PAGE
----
Logistics I - Flights and Lodging
We traveled by American Airlines from Denver to Dallas and then onto Santiago, Chile. From Santiago, we crossed the Andes to Mendoza, Argentina. Given American Airline's performance during our 2007 trip to La Paz, Bolivia, we were hoping for the best but quite aware of what American might be capable of should they seek to surpass the experience they provided for me and 200 other passengers in 2007.
The selection of airlines from the U.S. to Santiago included Delta, Continental and American and, at the time of our purchase, the fare was $1,484, inclusive of the connecting flight to Santiago, Chile to Mendoza, Argentina, about a $300 kicker, but it's got to be better than taking a bus.
For those contemplating a similar trip, when we went, American was flying out of Dallas, Miami, and JFK but regardless of the departure airport, all flights had a departure between 8 p.m. and a bit after 9 p.m. from the States. Delta offered service from its Atlanta hub but again with a departure at a bit after 8 p.m. Our hands down choice of carrier would have been Continental but their flight to Santiago was a two leg affair through Lima, Peru. We opted not to go with Connie due to the extra baggage transfer, hence one more opportunity for someone to lose the gear en route. Alternatively, we could have flown to Atlanta to avoid American but that really seemed like a great deal of extra effort and time.
Now that the trip is over, I will state that American did a good job . . . each flight was on time, the rides were fine and I can make no complaint about their service. In fact, I am glad to write this as it was sad, no . . . more like pathetic, to witness the depth to which a great airline with such a proud history and name, fell to back in 2007.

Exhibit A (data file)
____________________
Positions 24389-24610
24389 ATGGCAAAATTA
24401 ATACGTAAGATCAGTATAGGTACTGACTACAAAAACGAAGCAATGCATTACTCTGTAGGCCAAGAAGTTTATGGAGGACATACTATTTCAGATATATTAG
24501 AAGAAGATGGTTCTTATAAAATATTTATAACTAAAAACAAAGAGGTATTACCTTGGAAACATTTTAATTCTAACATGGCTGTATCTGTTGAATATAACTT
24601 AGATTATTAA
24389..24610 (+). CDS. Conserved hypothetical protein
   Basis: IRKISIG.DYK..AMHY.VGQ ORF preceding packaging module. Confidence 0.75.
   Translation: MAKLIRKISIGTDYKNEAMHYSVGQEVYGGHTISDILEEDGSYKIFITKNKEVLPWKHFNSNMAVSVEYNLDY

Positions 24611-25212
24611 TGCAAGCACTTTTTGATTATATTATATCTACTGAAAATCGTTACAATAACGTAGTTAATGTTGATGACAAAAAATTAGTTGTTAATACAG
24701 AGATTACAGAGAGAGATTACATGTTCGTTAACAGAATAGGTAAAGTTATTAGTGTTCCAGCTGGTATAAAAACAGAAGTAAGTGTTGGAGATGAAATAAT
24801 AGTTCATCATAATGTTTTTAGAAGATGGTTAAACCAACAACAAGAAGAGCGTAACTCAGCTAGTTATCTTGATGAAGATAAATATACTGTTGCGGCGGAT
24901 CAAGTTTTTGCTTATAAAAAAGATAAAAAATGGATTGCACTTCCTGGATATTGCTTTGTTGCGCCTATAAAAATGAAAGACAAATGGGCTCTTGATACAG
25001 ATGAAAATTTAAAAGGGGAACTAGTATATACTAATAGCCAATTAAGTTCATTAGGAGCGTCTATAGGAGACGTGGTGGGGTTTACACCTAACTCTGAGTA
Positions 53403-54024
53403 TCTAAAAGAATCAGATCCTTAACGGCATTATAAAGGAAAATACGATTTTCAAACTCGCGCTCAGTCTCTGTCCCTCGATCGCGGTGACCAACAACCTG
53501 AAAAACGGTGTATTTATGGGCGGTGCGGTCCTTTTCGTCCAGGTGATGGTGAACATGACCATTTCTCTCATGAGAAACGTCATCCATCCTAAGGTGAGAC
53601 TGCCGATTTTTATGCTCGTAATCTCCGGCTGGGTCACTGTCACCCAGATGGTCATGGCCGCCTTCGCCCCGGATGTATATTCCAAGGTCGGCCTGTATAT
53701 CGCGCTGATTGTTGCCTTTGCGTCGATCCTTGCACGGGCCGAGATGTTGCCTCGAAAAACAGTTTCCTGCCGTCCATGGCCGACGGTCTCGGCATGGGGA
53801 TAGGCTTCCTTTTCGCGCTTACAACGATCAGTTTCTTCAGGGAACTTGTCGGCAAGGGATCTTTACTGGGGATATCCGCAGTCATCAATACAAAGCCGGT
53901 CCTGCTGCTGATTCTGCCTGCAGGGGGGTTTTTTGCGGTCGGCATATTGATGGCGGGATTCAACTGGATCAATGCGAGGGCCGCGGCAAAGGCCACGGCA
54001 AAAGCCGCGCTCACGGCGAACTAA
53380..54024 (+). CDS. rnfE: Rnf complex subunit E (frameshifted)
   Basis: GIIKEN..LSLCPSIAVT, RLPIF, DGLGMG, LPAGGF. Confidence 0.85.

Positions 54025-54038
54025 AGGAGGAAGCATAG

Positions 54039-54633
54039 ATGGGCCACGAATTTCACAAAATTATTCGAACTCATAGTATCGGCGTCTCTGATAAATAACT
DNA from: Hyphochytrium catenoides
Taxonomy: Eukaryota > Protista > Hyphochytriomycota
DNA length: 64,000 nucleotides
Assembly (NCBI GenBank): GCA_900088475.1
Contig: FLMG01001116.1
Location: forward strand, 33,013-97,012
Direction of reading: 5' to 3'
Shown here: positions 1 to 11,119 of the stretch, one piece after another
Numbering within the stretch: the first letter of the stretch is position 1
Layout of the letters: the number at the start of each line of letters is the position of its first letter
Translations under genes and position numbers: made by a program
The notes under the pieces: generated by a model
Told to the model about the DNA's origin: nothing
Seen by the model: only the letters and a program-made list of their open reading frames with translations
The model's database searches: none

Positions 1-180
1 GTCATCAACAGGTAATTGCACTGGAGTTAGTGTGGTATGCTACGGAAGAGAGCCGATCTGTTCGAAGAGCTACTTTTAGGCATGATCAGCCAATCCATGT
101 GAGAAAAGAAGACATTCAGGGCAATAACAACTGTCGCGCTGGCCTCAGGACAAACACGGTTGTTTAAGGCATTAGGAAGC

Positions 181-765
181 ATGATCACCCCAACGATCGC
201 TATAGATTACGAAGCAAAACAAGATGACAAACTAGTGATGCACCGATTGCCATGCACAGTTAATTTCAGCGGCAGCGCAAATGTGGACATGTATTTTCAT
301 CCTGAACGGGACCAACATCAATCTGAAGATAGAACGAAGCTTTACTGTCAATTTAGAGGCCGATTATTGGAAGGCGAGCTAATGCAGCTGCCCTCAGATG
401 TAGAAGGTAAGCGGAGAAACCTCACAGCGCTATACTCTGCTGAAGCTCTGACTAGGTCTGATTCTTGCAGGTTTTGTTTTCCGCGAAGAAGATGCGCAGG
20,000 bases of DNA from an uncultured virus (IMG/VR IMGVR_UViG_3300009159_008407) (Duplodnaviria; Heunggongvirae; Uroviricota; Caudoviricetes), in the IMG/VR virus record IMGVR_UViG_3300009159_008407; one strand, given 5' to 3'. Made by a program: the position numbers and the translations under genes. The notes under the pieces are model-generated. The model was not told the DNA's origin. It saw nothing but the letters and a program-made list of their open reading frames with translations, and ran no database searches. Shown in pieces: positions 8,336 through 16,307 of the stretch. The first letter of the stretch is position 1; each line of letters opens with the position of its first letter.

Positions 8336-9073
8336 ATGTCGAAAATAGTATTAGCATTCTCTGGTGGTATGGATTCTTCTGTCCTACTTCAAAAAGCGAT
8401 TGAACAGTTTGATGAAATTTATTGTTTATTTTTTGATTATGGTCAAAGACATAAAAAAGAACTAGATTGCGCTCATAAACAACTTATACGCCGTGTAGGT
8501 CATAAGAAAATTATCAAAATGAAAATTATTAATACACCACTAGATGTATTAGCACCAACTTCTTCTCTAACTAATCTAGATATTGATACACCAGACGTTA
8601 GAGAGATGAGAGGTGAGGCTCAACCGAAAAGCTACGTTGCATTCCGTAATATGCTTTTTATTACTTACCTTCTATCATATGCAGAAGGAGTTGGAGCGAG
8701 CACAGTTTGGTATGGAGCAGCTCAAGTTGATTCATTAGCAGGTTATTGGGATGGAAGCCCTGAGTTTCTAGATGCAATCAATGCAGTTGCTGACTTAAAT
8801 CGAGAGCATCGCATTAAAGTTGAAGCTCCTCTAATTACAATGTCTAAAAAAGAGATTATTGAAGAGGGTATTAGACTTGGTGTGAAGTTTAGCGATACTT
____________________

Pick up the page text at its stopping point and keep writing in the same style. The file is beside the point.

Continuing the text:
From Santiago, Chile to Mendoza, Argentina, we flew on Lan Airlines, which had 3 departures daily, at mid morning, early afternoon and late afternoon. Our scheduled arrival in Santiago at 9:45 a.m. allowed for a four hour layover and then a 1:30 p.m. departure for Mendoza. Lan proved to be a class act and again, no complaints.
Mendoza is a far cry from Huaraz, Peru or La Paz, Bolivia . . . so we selected a three (3) star hotel, specifically the Hotel Cordon del Plata at 9 de Julio 1543 in the main part of Mendoza. We spent three nights there, one on arrival and two on the back end of the trip. The front desk staff was helpful, cheerfully made restaurant reservations, helped out with some other small tasks and generally did a good job.
The hotel's air conditioning left much to be desired each day but alas we were in Mendoza at the height of the summer heat season and the daily highs were around the 100 degree mark. Also on our second night and a bit of the third morning, there was no water for some time and the power went out in the height of the afternoon heat, driving us to the street. Our cost per night was about US$90.00 for three people and I will say that their web site paints a prettier picture than the property delivers. But, remember, when I think Argentina, I think more European style than American, and this hotel pretty much fits with the three star accommodations I have experienced in Europe, inclusive of the a/c.
Following our climb, we did not make the trip from the Santa Ana trail head to Mendoza in one day due to having walked the entire distance from the Pirca de Polacos base camp to Santa Ana in one day. As such, we chose to break at Barreal for an evening with an overnight at the Posada San Eduardo. A classic place . . . foot and a half thick walls, 20 foot ceilings . . . . a shaded central courtyard, all designed to beat the heat and make for a very comfortable stay. No complaints whatsoever.
The tab for three people in three beds as US$91.00 and that included a light breakfast. There is a pool, grassy lawn, covered parking, friendly dogs under the breakfast table and we thoroughly enjoyed our stay.